THE U.S. ECONOMY HAS IMPROVED significantly since April, the peak of the pandemic-induced recession of 2020. Unemployment rates at 6.0 percent in March are well below the 14.8 percent April peak. Companies were effective in implementing work-from-home technology, keeping unemployment rates for office-based service sectors relatively low. For those with a bachelor’s degree or higher, unemployment rates were only 3.7 percent as of March. Third-quarter GDP growth made up much of the second-quarter losses, followed by 4 percent annualized economic growth in the fourth quarter. Retail sales also rebounded quickly, returning to pre-pandemic levels by June and continued to increase through the beginning of the year. However, the U.S. economy is still far from ‘normal’. Of the 22 million people who lost jobs in March and April, only 57.8 percent had regained employment by March 2021. Stronger growth should return jobs to industries hit hardest during the pandemic. In March, restaurants and bars added 176,000 jobs; arts, entertainment, and recreation venues added 64,000 jobs; and accommodations added 40,000 jobs. Still, employment in the overall leisure and hospitality sector is down by 3.1 million, or 18.5 percent from February 2020.1 Other than a minor surge around year-end holidays, air travel has minimally improved over the past three months. As of mid-February, TSA throughput travel in the U.S. remains down by 57 percent from a year ago.2
The good news is that the availability of an effective vaccine followed by a slowdown in U.S. and global cases of COVID are listed as the most important factors influencing traveler decisions.3 New COVID cases in the U.S. are down, and with a broader summer vaccine rollout expected, travel plans should improve soon. Almost one in three people was willing to make a driving trip of fewer than 100 miles in Q4 2020, up significantly from about one in four on average in the previous three months. Flight plans are relatively unchanged, though. Hospitality stocks have already started to recover, with REITs posting a 72.3 percent total return from November through mid-February.
Office owners are taking steps to make safer workplaces in order to entice employees back into the office. An ongoing survey of how frequently office security passes are used shows that in ten of the largest cities in the country, only 24.7 percent of office workers were back in the office as of mid-February.4 Texas metros lead the way with more than a third of office workers back, but San Francisco and New York are lagging, with only 13 percent and 15 percent of workers back in the office, respectively. Similarly, the pandemic has impacted nursing facilities where employment remains down by 11 percent year-over-year in January. While federal government employment is up slightly year-over-year, state and local governments are already feeling the impact of lower tax revenues – the biggest loser has been education, where jobs are down by 11 percent at the state level and 8 percent at the local level.
3MMGY Travel Intentions Pulse Survey Results for December 2020
Interestingly, some retail sectors have been the biggest job creators over the past year. With more people at home, Americans have changed some of their habits, including how they purchase things. The biggest job creators, each creating more than 100,000 jobs since last January, were warehouse clubs, couriers and messengers, building and garden stores, and warehouses. Americans returned to eating at home in 2020; food & beverage stores (e.g. grocery) created more than 100,000 new jobs after March 2020. Overall, real personal consumption expenditures on goods increased by 7.0 percent year-over-year as of the fourth quarter of 2020. Of course, a good portion of spending switched to online purchases. Non-store and electronic shopping purchases increased by 24 percent year-over-year. This method of shopping now comprises 29 percent of all retail sales, accelerating the previous online shopping trend and now surpassing the market share of general merchandise, apparel, furnishings, and other retail sales (GAFO), a proxy for shopping center type sales.5 It is yet to be seen how much, if any, of this trend will reverse after the pandemic ends, creating uncertainty for retail property owners.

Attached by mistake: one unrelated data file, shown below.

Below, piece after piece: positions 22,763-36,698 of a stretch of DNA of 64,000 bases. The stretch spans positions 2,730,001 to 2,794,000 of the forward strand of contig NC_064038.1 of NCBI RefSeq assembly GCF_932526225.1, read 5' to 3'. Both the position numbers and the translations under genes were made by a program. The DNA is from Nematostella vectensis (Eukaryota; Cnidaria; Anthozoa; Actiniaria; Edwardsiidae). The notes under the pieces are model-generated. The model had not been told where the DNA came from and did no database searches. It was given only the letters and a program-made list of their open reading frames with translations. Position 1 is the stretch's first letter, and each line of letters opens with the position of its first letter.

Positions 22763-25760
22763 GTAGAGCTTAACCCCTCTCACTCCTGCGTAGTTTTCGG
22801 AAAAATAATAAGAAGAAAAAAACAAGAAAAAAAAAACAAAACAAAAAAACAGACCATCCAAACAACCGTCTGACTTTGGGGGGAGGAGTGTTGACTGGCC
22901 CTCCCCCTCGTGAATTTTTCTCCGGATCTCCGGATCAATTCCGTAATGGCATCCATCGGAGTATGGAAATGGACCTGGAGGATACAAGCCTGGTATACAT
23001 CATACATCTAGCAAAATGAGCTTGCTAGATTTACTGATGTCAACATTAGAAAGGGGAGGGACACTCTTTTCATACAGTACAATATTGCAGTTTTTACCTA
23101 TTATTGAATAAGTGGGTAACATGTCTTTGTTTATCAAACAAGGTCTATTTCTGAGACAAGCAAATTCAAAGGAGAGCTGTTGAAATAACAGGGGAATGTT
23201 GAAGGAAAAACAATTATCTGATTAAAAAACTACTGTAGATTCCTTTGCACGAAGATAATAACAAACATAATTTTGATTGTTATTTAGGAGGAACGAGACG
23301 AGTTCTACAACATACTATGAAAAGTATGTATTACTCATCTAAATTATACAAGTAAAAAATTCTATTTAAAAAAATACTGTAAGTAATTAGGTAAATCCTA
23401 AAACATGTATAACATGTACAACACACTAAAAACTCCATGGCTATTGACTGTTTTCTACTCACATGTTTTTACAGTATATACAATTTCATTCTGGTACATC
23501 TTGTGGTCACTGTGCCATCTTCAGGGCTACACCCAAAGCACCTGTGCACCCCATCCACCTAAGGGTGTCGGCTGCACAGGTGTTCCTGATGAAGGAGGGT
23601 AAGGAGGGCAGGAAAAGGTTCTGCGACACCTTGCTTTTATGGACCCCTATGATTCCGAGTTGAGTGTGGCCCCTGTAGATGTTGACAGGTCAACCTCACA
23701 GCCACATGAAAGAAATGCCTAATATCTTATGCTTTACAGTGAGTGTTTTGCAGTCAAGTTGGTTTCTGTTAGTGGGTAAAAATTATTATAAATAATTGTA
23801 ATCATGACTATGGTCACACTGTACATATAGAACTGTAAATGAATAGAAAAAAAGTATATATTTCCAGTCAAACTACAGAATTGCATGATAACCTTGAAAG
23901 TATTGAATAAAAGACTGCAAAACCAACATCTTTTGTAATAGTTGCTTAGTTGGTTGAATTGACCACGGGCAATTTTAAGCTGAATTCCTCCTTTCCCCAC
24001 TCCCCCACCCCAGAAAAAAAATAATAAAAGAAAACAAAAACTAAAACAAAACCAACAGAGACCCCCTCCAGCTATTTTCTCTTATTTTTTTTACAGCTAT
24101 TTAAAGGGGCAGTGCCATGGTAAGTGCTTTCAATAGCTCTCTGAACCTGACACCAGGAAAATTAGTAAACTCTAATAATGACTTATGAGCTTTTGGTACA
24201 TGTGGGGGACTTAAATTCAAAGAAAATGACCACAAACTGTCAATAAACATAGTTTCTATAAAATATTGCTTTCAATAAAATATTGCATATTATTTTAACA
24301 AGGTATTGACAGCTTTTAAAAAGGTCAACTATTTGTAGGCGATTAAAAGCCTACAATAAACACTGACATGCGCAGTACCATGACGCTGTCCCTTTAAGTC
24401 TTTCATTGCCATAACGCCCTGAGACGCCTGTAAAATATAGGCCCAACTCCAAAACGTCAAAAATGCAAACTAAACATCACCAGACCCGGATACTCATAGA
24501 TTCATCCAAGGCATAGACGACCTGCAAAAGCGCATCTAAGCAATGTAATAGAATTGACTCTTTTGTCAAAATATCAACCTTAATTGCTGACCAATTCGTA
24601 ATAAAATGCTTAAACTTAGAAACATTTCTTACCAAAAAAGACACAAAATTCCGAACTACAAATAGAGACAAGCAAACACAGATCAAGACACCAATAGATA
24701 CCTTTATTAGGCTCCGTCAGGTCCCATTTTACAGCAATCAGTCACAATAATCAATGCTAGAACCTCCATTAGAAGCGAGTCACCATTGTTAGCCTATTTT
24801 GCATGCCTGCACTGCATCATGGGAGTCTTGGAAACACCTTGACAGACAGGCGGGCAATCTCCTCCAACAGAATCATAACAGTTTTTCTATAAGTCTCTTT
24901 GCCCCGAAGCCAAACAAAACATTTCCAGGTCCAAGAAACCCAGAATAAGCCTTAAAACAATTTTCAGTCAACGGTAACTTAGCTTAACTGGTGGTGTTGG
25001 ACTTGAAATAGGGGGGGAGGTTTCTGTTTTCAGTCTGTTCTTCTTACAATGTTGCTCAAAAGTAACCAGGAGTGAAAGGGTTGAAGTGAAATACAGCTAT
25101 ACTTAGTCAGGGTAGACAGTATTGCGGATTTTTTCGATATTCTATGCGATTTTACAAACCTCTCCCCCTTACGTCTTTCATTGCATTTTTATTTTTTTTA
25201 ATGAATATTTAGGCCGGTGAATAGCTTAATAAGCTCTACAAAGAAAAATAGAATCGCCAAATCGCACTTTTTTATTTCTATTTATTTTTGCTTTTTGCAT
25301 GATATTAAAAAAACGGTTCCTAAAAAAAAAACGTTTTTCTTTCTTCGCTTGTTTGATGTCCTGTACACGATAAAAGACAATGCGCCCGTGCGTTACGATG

The pandemic-induced work-from-home trend impacted the housing market. With higher-income households generally fully employed and urban centers providing less of a draw, existing single-family home sales increased by 9.1 percent in February from a year ago. Robust sales and limited inventory drove the median home price of existing homes up by 15.8 percent in February from a year ago.5 The market is further supported by attractive mortgage rates, which trended up in the last quarter but remained at historic lows and are likely to remain low as the Federal Reserve made it clear at its January meeting that it remains in an accommodative mode. Consequently, single-family building permits were up by 15 percent year-over-year in February to a 1.1 million annualized rate, the fastest pace since 2006.
Across all markets in the U.S., there was a trend of tenants leaving large, high-cost cities such as San Francisco, San Jose, Los Angeles, and New York. However, most apartment markets remain healthy. After increasing by 40 basis points in the first half of the year, vacancy for U.S. institutional-quality apartment buildings held steady in the second half of the year at 7.7 percent, lower than shopping centers (9.0 percent), office (15.3 percent), and higher than warehouse (6.6 percent) . Part of the apartment vacancy reflects a robust construction pipeline, which increased total stock by 3.8 percent, or 372,000 units, in 2020. Alternatively, vacancy for stabilized properties is under 6 percent. Rent collections as of March remain high at 95.9 percent, down slightly from 97.2 percent a year ago.6 Low-cost markets such as Dallas, Atlanta, and Houston led demand in 2020, each absorbing more than 10,000 units. The South/Southeast exhibited strong demand in markets such as Charleston, Charlotte, Jacksonville, Raleigh, and San Antonio.